Effect of juice turbidity and yeast lees content on brandy base wine and unmatured pot-still brandy quality
CITATION: Van Jaarsveld, F. P., et al. 2005. Effect of juice turbidity and yeast lees content on brandy base wine and unmatured pot-still brandy quality. South African Journal of Enology & Viticulture, 26(2):116-130, doi:10.21548/26-2-2126.
The original publication is available at http://www.journals.ac.za/index.php/sajev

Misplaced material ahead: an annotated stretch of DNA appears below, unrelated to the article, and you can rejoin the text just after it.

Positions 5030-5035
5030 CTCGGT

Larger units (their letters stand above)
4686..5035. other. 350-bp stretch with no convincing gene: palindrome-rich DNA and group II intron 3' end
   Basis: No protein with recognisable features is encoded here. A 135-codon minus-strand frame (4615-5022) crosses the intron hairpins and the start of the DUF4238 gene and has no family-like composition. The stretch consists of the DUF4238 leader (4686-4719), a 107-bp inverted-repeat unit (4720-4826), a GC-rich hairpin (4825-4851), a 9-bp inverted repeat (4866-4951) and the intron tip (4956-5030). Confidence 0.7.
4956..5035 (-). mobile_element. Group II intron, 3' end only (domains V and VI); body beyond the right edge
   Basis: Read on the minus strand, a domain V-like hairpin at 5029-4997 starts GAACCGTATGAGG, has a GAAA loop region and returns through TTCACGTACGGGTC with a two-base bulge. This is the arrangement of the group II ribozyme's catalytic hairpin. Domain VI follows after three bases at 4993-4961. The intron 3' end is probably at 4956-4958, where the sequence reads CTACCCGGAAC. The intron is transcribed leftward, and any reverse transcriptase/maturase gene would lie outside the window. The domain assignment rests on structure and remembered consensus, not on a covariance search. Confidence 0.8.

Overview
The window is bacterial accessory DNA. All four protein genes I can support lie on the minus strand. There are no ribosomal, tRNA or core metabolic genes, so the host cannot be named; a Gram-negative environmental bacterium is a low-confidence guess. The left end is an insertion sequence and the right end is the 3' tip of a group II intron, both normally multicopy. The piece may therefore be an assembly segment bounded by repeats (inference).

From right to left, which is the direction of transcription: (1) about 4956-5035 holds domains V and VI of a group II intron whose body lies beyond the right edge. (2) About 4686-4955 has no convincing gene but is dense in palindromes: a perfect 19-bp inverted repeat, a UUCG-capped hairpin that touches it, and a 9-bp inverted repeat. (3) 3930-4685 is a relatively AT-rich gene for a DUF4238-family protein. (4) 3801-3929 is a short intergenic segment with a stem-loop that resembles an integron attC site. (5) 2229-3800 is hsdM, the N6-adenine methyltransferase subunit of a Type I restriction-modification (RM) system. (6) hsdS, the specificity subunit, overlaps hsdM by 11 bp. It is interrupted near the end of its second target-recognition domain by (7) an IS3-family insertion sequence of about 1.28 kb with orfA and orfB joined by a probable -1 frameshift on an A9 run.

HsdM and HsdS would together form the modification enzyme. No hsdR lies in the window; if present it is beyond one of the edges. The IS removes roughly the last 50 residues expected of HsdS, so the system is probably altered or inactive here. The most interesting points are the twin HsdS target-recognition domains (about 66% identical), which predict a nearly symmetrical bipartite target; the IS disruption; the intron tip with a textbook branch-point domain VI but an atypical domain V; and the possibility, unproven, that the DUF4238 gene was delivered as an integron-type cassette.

The aims of this project were to identify a suitable grape juice clarification technique for the attainment of the optimal brandy base wine turbidity, to determine the importance of chemical components (volatile components and long-chain fatty acids) in brandy base wine and unmatured pot-still brandy quality, and to study the effect of yeast lees content on quality. Although common industry practice is to use the grape cultivars Colombar(d) and Chenin blanc for the production of brandy base wine, the optimal conditions for Chenin blanc have been defined in this study. The juice clarification treatments applied included no settling, cold settling, whisk, large- and small-scale centrifugation and bentonite. Yeast strain 228 was compared with VIN13, large-scale (L) distillation was compared with small-scale (s) distillation, and the use of no enzyme was compared with the use of pectolytic enzyme. The data for four vintages were compiled and evaluated. Settling with or without pectolytic enzyme, bentonite, small-scale centrifugation and whisk treatments gave clearer Chenin blanc juice, higher concentrations of certain volatile components and long-chain fatty acids, and higher quality brandy base wine and unmatured pot-still brandy. No settling and large-scale centrifugation yielded the most turbid and lowest quality products. There is a definite relationship between treatments, turbidity, concentrations of esters, higher alcohols and acids, and overall brandy base wine and unmatured pot-still brandy quality. The use of yeast strain VIN13 (as opposed to strain 228), in conjunction with an increased yeast lees content of 1.5x that is normally found in brandy base wine, yielded the best quality unmatured pot-still brandy. Based on the results of this study, it is possible to recommend the best juice clarification method(s) for optimal turbidity as well as optimal levels of yeast lees addition, and to identify chemical compounds that positively relate to quality.